“A third hurdle is the inevitable tendency to let sleeping dogmas lie.  That routine episiotomy for delivery has prevailed for over a half century without critical assessment and that widespread electronic fetal monitoring continues, despite recent studies, reflect the inertia that drives medical practice.”

“A fourth problem is the pursuit of pedantry in medical education.  As noted by Pickering, medical education in the United States is, to a large extent, worship at the improbable shrine of useless information.  We produce ‘scientific illiterates’ who are filled like an overstuffed sofa with the products of science, but who are not scientific in their approach to clinical questions or new technologies.”

“A fifth stubborn problem is the paradigm of clinical practice: numerators in search of a denominator.  Many of us practice medicine by the last disaster we encountered — or heard about.”

“Doing everything for everyone is neither tenable nor desirable.  What is done should be inspired by compassion and guided by science … As physicians, we are ethically bound to be sure that the tests, procedures, and treatments we provide are worth the money, pain, and inconvenience that they cost. The methods to assess technologies are well accepted and widely available; what remains to be seen is whether we as a profession and a nation have the moral courage to use them”(67)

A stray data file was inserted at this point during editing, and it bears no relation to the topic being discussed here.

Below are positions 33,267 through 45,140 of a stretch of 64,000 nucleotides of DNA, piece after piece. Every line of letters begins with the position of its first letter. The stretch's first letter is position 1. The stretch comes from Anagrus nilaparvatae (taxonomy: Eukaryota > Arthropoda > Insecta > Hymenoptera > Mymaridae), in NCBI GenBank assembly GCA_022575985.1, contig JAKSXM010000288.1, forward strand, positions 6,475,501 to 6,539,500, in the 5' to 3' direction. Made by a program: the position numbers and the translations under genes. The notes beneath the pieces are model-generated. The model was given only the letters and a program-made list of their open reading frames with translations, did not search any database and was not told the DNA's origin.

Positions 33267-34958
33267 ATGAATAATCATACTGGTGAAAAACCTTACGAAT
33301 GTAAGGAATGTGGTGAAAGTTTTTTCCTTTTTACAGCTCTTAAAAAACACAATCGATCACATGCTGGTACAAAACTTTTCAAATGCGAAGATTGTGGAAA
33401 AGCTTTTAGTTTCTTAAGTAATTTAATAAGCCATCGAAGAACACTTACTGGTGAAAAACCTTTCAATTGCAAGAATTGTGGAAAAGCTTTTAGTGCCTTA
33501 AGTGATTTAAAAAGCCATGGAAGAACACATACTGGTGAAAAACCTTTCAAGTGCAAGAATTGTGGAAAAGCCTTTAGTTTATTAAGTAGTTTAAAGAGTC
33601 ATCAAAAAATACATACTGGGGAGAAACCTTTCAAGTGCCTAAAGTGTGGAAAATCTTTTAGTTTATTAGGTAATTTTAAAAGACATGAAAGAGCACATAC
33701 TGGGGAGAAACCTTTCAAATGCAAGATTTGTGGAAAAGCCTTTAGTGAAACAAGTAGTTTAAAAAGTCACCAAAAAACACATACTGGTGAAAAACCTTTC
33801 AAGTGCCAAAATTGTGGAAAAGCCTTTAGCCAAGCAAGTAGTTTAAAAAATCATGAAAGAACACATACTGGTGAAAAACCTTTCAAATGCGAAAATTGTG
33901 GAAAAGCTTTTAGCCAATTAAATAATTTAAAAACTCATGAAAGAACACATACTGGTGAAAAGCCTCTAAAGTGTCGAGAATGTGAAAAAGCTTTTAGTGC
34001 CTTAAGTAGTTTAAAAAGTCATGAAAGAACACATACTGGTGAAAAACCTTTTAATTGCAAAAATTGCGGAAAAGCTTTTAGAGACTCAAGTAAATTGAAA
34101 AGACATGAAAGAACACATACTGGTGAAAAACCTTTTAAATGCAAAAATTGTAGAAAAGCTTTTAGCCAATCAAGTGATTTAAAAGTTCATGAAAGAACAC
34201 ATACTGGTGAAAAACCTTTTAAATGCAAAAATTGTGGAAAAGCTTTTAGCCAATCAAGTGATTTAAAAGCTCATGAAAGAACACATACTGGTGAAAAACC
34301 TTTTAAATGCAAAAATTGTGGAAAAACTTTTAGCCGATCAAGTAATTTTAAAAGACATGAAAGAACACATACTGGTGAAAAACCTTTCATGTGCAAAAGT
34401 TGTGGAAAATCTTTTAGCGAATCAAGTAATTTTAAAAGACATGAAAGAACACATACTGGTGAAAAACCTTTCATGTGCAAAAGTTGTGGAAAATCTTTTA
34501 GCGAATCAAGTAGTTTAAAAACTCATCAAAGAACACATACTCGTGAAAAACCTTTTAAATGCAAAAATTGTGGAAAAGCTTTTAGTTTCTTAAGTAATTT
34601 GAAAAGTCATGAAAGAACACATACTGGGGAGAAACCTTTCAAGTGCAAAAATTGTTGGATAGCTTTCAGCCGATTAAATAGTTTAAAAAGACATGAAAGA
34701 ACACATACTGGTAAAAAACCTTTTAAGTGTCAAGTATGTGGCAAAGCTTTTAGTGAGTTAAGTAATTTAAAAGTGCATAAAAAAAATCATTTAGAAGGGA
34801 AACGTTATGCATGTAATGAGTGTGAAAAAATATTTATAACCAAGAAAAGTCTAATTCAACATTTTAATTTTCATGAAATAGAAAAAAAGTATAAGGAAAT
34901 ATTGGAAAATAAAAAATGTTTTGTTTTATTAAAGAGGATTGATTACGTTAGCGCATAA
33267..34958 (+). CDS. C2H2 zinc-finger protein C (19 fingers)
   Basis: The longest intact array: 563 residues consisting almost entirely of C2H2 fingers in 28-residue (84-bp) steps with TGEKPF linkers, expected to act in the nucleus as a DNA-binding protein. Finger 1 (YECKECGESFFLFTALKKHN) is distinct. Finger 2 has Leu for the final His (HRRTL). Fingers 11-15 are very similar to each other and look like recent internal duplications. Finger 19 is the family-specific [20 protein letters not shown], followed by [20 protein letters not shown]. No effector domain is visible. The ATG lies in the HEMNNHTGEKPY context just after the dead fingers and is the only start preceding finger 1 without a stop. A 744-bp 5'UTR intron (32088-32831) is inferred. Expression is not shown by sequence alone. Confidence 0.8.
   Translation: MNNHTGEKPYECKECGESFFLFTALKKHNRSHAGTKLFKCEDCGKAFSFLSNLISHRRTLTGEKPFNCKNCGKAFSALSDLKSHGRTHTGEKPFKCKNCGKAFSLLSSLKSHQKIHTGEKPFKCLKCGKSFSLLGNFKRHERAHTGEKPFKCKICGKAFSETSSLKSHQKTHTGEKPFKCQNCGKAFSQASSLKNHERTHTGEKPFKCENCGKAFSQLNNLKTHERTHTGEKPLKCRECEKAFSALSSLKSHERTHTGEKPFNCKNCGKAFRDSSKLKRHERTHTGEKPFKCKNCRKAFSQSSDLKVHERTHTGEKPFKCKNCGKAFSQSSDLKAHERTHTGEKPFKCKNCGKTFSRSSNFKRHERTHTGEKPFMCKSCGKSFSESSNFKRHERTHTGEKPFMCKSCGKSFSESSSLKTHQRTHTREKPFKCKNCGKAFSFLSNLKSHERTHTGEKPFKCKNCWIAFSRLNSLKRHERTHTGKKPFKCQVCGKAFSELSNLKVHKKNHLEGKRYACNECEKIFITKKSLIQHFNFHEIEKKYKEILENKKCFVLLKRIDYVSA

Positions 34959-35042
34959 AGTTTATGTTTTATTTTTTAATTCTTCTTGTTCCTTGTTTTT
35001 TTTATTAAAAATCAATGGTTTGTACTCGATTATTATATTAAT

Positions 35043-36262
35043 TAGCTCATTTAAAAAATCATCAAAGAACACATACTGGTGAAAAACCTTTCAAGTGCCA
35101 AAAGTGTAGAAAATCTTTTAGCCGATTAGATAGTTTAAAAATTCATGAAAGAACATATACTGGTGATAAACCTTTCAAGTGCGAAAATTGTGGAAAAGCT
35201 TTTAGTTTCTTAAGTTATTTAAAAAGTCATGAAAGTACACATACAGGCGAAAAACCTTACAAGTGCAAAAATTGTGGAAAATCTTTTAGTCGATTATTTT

It would appear that physicians involved in maternity care for the last 60 years have been guilty, in large part of many if not all of the above charges. The current debates about continuous EFM and routine episiotomy occupy a fair amount of literature debate.